Friday, 18 December 2015

The Luminaries by Eleanor Catton

Reviewer: JJ Marsh

What we thought: One day in the mid-1860s, potential gold-digger Walter Moody steps off a ship in the town of Hokitika on the south island of New Zealand. He’s just had a nasty shock. There was something quite terrifying in the hold of the Godspeed. Out of sorts, he stumbles in to the hotel lounge, unaware of the fact he’s interrupting a private meeting between twelve leading lights of the town.

Gradually, the tale begins to unfold, guided by the firm hand of our narrator(s). Each man seems implicated in death, suicide, murder and conspiracy, but nothing is quite as it appears. All these men are seeking a fortune and then intend to be ‘homeward bound’. But fortune has two meanings.

The story unfolds from each person’s perspective, dropping nuggets of information for the reader to assemble into a detective’s theory. Our loyalties shift, our opinions alter and we tread with great caution, unsure who can be trusted.

Catton’s narrative is a perfectly constructed drama in a most unusual setting, conjuring Victorian New Zealand and its inhabitants with atmospheric realism. The hardships, the gossip, the politicking and the landscape don’t so much leap off the page as lure you in, so you feel as tangled and sapped of the will to escape as a fly in a web.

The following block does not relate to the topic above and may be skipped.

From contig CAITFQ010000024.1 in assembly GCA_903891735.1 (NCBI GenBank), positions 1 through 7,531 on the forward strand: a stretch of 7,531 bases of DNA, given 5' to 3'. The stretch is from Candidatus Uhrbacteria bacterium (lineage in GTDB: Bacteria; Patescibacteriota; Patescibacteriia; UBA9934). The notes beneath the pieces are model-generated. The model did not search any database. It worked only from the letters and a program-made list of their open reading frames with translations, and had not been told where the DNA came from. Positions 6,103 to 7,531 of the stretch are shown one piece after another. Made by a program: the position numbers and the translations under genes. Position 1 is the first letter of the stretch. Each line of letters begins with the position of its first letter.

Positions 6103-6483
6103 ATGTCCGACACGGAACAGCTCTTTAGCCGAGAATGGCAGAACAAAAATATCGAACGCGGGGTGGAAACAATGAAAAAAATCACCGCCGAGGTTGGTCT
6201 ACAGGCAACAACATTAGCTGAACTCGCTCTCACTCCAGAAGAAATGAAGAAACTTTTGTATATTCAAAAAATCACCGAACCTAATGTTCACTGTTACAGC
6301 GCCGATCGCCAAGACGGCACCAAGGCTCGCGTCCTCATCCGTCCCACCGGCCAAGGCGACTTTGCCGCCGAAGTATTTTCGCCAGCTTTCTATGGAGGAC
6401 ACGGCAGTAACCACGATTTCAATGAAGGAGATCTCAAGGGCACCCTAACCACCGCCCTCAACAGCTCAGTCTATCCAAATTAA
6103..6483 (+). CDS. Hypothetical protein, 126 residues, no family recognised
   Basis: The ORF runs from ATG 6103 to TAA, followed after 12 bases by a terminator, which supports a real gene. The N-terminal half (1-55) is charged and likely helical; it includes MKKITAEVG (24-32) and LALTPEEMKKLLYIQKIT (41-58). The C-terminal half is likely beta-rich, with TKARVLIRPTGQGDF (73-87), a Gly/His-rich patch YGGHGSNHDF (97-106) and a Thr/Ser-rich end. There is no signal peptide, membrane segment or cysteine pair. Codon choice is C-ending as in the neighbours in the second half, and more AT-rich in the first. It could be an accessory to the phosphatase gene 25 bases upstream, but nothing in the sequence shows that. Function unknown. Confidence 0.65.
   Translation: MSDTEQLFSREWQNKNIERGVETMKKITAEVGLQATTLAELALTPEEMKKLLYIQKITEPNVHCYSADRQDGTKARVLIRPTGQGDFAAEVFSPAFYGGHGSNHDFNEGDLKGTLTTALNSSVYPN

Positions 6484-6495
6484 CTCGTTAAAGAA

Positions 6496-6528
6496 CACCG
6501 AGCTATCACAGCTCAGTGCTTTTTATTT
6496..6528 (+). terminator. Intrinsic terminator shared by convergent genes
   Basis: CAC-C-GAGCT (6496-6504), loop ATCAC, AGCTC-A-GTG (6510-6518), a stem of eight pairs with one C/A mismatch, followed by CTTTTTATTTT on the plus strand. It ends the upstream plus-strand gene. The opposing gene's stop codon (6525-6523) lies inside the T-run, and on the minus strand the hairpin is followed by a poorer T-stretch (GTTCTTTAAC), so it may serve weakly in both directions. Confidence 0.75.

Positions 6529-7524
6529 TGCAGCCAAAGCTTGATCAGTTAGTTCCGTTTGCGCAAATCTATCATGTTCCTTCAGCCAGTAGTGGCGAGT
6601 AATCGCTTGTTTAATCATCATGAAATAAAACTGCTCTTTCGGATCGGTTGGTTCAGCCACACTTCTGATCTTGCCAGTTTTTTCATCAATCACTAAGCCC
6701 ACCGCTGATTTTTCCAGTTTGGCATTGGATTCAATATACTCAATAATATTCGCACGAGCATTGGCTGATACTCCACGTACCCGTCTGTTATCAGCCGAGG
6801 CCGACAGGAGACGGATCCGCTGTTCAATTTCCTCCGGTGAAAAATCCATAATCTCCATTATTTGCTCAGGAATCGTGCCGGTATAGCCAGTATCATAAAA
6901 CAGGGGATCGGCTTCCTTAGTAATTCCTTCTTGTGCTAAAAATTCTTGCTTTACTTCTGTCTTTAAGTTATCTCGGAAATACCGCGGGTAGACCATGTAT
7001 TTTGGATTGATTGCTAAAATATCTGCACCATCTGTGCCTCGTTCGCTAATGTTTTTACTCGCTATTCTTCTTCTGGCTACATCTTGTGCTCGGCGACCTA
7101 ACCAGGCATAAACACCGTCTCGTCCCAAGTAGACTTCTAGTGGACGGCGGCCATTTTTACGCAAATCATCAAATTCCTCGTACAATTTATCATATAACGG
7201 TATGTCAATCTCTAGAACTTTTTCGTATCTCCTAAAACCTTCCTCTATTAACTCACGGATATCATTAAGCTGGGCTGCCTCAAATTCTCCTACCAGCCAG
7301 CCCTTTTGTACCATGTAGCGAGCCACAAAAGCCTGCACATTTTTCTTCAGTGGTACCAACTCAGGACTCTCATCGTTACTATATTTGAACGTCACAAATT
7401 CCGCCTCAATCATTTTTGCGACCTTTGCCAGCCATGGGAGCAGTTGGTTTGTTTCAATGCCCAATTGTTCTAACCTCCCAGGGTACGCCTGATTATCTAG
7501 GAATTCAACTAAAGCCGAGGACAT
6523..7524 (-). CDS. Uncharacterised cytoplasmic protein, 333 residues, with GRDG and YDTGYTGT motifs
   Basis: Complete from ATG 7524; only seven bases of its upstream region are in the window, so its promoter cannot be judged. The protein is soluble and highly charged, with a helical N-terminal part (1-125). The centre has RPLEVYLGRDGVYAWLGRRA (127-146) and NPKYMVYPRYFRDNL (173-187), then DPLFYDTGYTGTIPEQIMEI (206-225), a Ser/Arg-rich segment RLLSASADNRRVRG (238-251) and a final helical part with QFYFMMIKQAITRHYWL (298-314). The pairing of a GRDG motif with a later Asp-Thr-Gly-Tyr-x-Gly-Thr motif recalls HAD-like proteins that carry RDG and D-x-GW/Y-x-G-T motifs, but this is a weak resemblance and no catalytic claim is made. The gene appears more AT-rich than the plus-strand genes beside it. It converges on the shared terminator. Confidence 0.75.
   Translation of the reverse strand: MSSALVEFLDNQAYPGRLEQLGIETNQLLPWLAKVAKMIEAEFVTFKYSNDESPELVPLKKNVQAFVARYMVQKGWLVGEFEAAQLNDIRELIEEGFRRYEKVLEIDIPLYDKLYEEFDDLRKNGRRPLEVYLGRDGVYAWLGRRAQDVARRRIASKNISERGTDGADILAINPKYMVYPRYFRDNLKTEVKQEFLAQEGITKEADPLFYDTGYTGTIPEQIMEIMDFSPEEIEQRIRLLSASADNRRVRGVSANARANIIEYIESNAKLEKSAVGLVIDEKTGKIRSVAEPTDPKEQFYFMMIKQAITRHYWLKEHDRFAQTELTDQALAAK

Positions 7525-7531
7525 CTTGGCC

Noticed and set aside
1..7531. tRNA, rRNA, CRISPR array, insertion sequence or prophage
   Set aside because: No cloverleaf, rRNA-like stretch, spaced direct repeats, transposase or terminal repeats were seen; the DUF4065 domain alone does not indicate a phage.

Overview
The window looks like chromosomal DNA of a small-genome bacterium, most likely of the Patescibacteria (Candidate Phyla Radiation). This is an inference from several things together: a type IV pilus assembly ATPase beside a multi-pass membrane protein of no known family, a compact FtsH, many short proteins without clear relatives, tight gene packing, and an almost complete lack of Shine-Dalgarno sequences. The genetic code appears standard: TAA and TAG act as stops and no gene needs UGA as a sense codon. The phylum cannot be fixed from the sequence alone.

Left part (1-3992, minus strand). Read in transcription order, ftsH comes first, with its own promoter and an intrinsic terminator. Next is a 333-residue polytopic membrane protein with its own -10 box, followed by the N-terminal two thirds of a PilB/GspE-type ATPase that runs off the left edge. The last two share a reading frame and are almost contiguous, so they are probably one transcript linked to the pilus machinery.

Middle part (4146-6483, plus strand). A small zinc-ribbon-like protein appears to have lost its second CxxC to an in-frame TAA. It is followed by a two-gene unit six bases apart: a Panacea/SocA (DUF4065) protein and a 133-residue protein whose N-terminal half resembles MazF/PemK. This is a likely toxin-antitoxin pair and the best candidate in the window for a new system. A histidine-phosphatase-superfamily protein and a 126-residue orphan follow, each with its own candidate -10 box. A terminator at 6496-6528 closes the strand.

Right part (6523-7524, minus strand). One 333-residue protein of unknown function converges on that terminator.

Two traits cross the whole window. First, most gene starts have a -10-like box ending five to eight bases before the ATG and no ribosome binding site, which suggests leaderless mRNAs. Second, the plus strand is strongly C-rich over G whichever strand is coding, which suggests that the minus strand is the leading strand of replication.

A hefty tome, but wholly absorbing with a wonderful Zodiac theme underpinning the complexity of this intrigue where men believe they are in control of their destiny.

You’ll like this if you enjoyed: The Suspicions of Mr Whicher, The Little Stranger, The Thousand Autumns of Jacob de Zoet.

Avoid if you dislike: Victorian storytelling, overt exposition of construction, large casts of characters.

Ideal accompaniments: A platter of cold meats, a dram of Laphroaig and a cold, clear night so you can see the stars.

Genre: Literary fiction

Available on Amazon

Eve (A Christmas Ghost Story) by Shani Struthers

Reviewer: Gillian Hamer, author of The Charter, Closure, Complicit, Crimson Shore & False Lights (